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This question already has an answer here:

Often I came across situations like this, how to write this code in a neat and clean way. One more issue I find here is performance as I am iteration a list and then it's properties.

Edit : - while the suggested How to tackle a 'branched' arrowhead anti-pattern? post address the nested if-elseif-if concern to a great extends. Still, I am looking for an answer for how to handle multiple try catch in (if any) in the code, and how to improve performance.

for (String item : someList) {
    IResultOne resultOne = doSomething(item);

    if (resultOne != null) {
        for (SomeObject obj :resultOne.getSomeOtherList) {
            IResultTwo resultTwo = doMegaProcessing(obj);

            if(resultTwo != null) {
                try {
                    doSomeMoreProcessing(resultTwo);
                } 
                catch (CanNotProcessingException ex) {
                    errorObj.addError("can't process reason");
                }
            } 
            else {
                errorObj.addError("item does not have {} error ");
            }
        }
    } 
    else {
        errorObj.addError("item is invalid "+item)
    }
} 

marked as duplicate by Robert Harvey, gnat, Greg Burghardt, amon, JimmyJames Jun 27 '18 at 21:21

This question has been asked before and already has an answer. If those answers do not fully address your question, please ask a new question.

  • 2
    For what it's worth, cleaning up your code formatting will help tremendously. See my edit to your code. – Robert Harvey Jun 27 '18 at 18:48
  • @RobertHarvey Yes...it looks cleaner now... thanks – SumanP Jun 27 '18 at 18:51
  • Removing the obvious syntax errors also helps (did so). That could make your question eligible for codereview.stackexchange (AFAIK they don't accept code which does not compile). – Doc Brown Jun 27 '18 at 18:52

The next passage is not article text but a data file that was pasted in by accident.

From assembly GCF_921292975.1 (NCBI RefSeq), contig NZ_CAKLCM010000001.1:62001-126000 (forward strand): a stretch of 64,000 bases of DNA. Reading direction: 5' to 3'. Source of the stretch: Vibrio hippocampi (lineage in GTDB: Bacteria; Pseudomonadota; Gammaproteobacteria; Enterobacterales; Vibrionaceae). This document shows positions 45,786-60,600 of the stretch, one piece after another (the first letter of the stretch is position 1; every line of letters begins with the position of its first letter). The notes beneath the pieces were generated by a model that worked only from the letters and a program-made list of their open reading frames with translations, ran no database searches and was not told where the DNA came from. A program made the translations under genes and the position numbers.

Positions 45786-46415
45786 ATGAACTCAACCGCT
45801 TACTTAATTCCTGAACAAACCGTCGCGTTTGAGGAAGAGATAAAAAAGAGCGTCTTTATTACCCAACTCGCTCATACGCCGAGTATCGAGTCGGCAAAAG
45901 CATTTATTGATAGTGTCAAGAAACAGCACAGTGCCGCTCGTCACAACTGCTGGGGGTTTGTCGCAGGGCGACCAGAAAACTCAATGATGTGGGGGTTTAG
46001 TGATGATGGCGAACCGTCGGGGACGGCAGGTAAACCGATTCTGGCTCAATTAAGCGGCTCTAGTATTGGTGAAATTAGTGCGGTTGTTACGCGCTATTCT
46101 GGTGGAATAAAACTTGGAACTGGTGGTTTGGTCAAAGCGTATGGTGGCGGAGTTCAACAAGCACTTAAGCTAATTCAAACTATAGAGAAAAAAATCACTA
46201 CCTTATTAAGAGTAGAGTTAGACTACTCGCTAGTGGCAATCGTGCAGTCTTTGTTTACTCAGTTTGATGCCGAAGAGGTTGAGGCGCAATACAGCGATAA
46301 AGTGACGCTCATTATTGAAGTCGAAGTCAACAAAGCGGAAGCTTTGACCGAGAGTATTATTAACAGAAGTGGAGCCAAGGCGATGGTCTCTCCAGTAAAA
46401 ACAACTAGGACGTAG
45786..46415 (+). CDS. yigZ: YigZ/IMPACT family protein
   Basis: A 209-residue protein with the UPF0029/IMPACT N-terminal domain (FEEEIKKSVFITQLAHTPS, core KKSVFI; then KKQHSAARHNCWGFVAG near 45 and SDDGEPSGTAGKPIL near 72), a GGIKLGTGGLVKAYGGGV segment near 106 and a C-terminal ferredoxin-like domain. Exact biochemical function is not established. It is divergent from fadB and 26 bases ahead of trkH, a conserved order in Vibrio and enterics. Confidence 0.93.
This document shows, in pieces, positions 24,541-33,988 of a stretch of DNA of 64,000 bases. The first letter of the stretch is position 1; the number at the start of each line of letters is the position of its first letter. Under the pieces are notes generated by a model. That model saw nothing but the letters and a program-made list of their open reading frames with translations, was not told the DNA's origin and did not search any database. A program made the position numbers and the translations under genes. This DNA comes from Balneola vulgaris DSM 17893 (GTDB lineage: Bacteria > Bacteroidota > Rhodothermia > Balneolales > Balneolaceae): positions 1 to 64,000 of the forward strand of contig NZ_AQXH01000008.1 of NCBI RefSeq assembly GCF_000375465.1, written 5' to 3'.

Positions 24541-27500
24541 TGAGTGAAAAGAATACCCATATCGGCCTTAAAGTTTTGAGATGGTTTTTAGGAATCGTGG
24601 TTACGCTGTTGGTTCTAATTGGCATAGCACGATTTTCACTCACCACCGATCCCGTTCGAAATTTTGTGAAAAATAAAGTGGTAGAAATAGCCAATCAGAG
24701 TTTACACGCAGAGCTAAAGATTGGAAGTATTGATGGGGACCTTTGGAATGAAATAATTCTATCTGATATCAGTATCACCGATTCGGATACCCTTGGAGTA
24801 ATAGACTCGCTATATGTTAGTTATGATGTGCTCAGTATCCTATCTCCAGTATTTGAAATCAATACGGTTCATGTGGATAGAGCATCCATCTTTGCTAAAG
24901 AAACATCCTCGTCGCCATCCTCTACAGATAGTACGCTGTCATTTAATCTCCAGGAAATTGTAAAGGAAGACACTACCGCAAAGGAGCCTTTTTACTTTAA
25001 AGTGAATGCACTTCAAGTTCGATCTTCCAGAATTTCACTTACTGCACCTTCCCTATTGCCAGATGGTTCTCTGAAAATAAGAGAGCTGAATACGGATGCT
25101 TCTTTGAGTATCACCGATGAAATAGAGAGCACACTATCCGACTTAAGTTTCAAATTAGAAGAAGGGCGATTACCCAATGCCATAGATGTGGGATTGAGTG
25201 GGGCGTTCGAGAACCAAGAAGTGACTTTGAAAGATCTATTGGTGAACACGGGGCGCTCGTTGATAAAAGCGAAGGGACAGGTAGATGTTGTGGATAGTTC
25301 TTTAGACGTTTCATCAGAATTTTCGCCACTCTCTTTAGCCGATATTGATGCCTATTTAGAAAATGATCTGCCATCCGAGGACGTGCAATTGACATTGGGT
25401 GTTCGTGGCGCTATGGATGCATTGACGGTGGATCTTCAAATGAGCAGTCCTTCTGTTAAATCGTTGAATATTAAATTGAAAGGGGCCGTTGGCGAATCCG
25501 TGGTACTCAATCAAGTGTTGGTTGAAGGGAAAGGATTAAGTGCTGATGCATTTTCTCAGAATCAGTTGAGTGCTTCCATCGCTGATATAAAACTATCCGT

• Don't know how tractable this is in Java, but promises and continuations would make this a lot cleaner. – Robert Harvey Jun 27 '18 at 18:58
  • 1
    Is there a reason for the javascript tag? I also think this would be better for codereview.stackexchange – Hangman4358 Jun 27 '18 at 20:00
1

First, I would use sentinel conditions instead of nested those if/else blocks. That reduces the indentation, and will already make the code block more readable. Second, the try/catch block is probably better refactored to a function which directly returns just the error string instead of throwing an exception.

In total, this leads to something like this:

for (String item : someList) {
    IResultOne resultOne = doSomething(item);
    if (resultOne == null) {
        errorObj.addError("item is invalid "+item)
        continue;
    }
    // ...
    for (SomeObject obj :resultOne.getSomeOtherList) {
        IResultTwo resultTwo = doMegaProcessing(obj);
        if(resultTwo == null) {
            errorObj.addError("item does not have {} error ");
            continue;
        }

        String errorText = trySomeMoreProcessing(resultTwo);
        if(errorText!=null)
            errorObj.addError(errorText);
    }
}

 String trySomeMoreProcessing(IResultTwo resultTwo) {
     try {
        doSomeMoreProcessing(resultTwo);
     } 
     catch (CanNotProcessingException ex) {
          return "can't process reason";
     }
     return null;
 }

Furthermore, I would consider to refactor parts like the inner loop to a function on its own, and give that function a sensible name.

  • Thanks.. This looks cleaner to read and is helpful indeed – SumanP Jun 27 '18 at 19:16
  • 1
    Btw I read the question, noticed gnat's duplicate suggestion, remembered the typical refactoring pattern for that problem, and was then surprised to read exactly the code I was thinking about in your answer. I take this as a strong indication that gnat's dupe was very much not “nonsense” (at least in this case, I understand your general frustration). – amon Jun 27 '18 at 20:28
  • @amon: ok, I admit, after reading the answer again, I can see some similarities (but probably far too few to be really useful for the OP of this question). – Doc Brown Jun 27 '18 at 20:50
  • I agree with the first part, but I think the try-catch is fine. (Exceptions exist for a reason!) – Solomon Ucko Jun 27 '18 at 21:18
  • @SolomonUcko: you missed my point, I did not suggest to remove the try-catch, I suggested to refactor the mapping from try-catch to a string into a separate function (see my edit). There is no change in semantics to the original code. – Doc Brown Jun 28 '18 at 5:26

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